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Clean Technologies and Environmental Policy

, Volume 7, Issue 4, pp 252–258 | Cite as

Ethical motivations for green business and engineering

  • Jamie R. Hendry
  • P. Aarne Vesilind
Original paper

Abstract

Corporate references to “sustainability” and the operative process of “green business” have become almost commonplace over the past decade. Companies not only seek to comply with environmental regulations, but many have discovered that techniques for reducing adverse environmental impact often have positive effects on corporate profitability as well. Such adoptions of green business and engineering practices are morally neutral because the driving forces behind them are legal and economic, but not ethical. In some instances, however, managers and engineers have undertaken green business initiatives with the notion of doing something positive for future humans and for the natural environment. In this paper we discuss the “green” driving forces behind moral decisions regarding the adoption of green engineering and business practices and conclude that most “green engineering” known to the public is simply good business practice. Only when engineering and business begin the “green engineering” program with the aim of reducing adverse impact on health or environment does “green engineering” become morally admirable.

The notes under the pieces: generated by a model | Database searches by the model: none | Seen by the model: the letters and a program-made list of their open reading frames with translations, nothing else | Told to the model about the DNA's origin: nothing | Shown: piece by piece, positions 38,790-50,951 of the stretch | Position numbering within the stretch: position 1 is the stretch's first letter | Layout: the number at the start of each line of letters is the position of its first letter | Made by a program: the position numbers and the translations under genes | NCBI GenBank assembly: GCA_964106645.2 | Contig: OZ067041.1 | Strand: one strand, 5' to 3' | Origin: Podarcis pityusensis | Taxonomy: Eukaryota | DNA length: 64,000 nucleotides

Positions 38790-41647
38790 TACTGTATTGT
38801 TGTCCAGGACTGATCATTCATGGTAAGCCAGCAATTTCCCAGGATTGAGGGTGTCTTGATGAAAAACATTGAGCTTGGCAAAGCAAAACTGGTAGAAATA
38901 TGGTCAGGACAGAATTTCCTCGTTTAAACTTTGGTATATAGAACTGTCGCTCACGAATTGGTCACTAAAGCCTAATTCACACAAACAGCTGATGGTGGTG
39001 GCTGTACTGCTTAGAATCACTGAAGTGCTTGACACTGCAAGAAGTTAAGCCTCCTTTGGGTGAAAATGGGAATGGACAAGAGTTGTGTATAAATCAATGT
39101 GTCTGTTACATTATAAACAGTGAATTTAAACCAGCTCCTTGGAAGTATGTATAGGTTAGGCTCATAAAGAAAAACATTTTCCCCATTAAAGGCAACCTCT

Keywords

Moral Judgment International Standard Organization Green Engineering Forest Stewardship Council Financial Concern 
These keywords were added by machine and not by the authors. This process is experimental and the keywords may be updated as the learning algorithm improves.

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Copyright information

© Springer-Verlag 2005

Authors and Affiliations

  1. 1.Bucknell UniversityLewisburgUSA

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